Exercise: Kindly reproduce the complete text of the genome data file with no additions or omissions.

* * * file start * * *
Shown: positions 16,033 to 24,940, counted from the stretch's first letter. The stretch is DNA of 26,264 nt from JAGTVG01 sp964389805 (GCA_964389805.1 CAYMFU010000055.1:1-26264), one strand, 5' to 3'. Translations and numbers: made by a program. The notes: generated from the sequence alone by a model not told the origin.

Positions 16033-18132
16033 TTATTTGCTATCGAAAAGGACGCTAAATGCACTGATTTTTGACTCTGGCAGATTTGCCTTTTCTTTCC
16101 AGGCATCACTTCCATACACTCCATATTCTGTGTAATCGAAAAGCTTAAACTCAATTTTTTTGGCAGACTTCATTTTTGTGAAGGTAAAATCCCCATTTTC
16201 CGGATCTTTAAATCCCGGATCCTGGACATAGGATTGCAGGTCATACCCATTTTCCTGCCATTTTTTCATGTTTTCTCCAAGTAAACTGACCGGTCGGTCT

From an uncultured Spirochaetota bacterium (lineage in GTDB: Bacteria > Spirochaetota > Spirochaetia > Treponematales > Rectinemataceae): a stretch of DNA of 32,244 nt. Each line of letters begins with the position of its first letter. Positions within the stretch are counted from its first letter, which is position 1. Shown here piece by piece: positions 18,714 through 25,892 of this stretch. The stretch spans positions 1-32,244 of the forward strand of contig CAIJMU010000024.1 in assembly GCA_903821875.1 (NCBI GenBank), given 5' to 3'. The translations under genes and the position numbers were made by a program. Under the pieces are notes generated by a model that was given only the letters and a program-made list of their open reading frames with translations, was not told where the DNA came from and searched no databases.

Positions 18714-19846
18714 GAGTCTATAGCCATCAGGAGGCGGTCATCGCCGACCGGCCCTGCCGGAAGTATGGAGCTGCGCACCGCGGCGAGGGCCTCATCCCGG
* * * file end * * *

Shown: positions 16,033 to 24,940, counted from the stretch's first letter. The stretch is DNA of 26,264 nt from JAGTVG01 sp964389805 (GCA_964389805.1 CAYMFU010000055.1:1-26264), one strand, 5' to 3'. Translations and numbers: made by a program. The notes: generated from the sequence alone by a model not told the origin.

Positions 16033-18132
16033 TTATTTGCTATCGAAAAGGACGCTAAATGCACTGATTTTTGACTCTGGCAGATTTGCCTTTTCTTTCC
16101 AGGCATCACTTCCATACACTCCATATTCTGTGTAATCGAAAAGCTTAAACTCAATTTTTTTGGCAGACTTCATTTTTGTGAAGGTAAAATCCCCATTTTC
16201 CGGATCTTTAAATCCCGGATCCTGGACATAGGATTGCAGGTCATACCCATTTTCCTGCCATTTTTTCATGTTTTCTCCAAGTAAACTGACCGGTCGGTCT

From an uncultured Spirochaetota bacterium (lineage in GTDB: Bacteria > Spirochaetota > Spirochaetia > Treponematales > Rectinemataceae): a stretch of DNA of 32,244 nt. Each line of letters begins with the position of its first letter. Positions within the stretch are counted from its first letter, which is position 1. Shown here piece by piece: positions 18,714 through 25,892 of this stretch. The stretch spans positions 1-32,244 of the forward strand of contig CAIJMU010000024.1 in assembly GCA_903821875.1 (NCBI GenBank), given 5' to 3'. The translations under genes and the position numbers were made by a program. Under the pieces are notes generated by a model that was given only the letters and a program-made list of their open reading frames with translations, was not told where the DNA came from and searched no databases.

Positions 18714-19846
18714 GAGTCTATAGCCATCAGGAGGCGGTCATCGCCGACCGGCCCTGCCGGAAGTATGGAGCTGCGCACCGCGGCGAGGGCCTCATCCCGG